It can be seen that e-readers are superior to printed books. They save space, are environmentally friendly, and provide helpful reading tips and tools that printed books do not. So what good are printed books? Well, they certainly make nice decorations.
The tone of the author can best be described as
Although cynics may like to see he government’s policy for women in terms of the party’s internal power struggles, it will nevertheless be churlish to deny that it represents a pioneering effect aimed at bringing about sweeping social reforms. In its language, scope and strategies, the policy documents displays a degree of understanding of women’s needs that is uncommon in government pronouncements. This is due in large part to the participatory process that marked its formulation, seeking the active involvement right from the start of women’s groups, academic institutions and non-government organizations with grass roots experience. The result is not just a lofty declaration of principles but a blueprint for a practical program of action. The policy delineates a series of concrete measures to accord women a decision-making role in the political domain and greater control over their economic status. Of especially far-reaching impart are the devolution of control of economic infrastructure to women, notably at the gram panchayat level, and the amendment proposed in the Act of 1956 to give women comparcenary rights.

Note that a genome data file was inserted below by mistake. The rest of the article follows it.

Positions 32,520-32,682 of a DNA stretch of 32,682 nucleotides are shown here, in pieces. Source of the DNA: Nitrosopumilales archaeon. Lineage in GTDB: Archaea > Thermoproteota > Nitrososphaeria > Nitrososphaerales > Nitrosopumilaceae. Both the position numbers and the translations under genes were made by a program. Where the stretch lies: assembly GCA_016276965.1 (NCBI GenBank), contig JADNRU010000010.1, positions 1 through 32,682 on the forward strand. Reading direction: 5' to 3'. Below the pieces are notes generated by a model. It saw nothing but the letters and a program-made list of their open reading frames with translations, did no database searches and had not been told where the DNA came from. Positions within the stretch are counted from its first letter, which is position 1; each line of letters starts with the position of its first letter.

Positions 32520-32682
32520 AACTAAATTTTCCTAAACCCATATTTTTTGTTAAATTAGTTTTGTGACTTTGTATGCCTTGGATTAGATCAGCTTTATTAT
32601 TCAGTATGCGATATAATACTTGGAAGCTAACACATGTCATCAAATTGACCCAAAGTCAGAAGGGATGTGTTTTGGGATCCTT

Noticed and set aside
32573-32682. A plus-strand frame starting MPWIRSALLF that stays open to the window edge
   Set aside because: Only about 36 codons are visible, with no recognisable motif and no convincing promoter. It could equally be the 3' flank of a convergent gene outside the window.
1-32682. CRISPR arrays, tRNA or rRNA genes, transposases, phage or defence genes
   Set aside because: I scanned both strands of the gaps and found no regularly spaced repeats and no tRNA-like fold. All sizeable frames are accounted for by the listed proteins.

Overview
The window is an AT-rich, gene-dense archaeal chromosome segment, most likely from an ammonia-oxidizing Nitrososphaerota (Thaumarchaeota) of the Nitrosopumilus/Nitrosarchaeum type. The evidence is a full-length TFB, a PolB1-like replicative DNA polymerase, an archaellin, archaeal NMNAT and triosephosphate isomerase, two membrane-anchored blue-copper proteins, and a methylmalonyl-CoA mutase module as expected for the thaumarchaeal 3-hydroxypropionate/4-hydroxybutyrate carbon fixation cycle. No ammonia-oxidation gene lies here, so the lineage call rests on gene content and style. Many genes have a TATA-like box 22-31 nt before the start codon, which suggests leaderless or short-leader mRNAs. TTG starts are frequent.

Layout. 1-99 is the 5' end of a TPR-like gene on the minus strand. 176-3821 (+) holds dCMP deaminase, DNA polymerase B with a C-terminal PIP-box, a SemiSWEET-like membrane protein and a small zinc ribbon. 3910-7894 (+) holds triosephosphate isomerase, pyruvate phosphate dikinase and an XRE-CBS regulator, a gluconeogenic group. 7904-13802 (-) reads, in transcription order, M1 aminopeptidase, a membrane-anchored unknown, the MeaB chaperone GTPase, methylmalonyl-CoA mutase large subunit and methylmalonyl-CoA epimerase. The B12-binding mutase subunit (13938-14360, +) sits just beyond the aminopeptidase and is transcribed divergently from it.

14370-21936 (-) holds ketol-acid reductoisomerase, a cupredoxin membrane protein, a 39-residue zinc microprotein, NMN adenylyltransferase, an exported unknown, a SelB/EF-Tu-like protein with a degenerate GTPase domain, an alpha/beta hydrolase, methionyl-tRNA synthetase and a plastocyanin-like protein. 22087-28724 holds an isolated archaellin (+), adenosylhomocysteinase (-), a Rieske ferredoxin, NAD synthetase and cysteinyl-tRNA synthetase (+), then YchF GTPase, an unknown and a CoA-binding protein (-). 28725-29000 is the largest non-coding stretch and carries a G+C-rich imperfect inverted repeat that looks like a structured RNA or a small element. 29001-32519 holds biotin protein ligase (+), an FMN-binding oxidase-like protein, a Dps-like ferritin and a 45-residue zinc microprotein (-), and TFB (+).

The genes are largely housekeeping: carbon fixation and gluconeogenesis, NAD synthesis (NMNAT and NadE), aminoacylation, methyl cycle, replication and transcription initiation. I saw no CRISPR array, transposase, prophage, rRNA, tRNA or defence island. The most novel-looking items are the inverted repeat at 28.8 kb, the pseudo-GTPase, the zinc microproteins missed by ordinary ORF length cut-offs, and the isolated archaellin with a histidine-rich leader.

And enlightened aspect of the policy is its recognition that actual change in the status of women cannot be brought about by the mere enactment of socially progressive legislation. Accordingly, it focuses on reorienting development programs and sensitizing administrations to address specific situations as, for instance, the growing number of households headed by women, which is a consequence of rural-urban migration. The proposal to create an equal-opportunity police force and give women greater control of police stations is an acknowledgement of the biases and callousness displayed by the generally all-male law-enforcement authorities in case of dowery and domestic violence. While the mere enunciation of such a policy has the salutary effect of sensitizing the administration as a whole, it does not make the task of its implementation any easier. This is because the changes it envisages in the political and economic status of woman strike at the root of power structures in society and the basis of man-woman relationship. There is also the danger that reservation for women in public life, while necessary for their greater visibility, could lapse into tokenism or become a tool in the hands of vote seeking politicians. Much will depend on the dissemination of the policy and the ability of elected representatives and government agencies to reorder their priorities.
According to the passage, which of the following aspects has been identified as, it alone would not bring change in the status of women?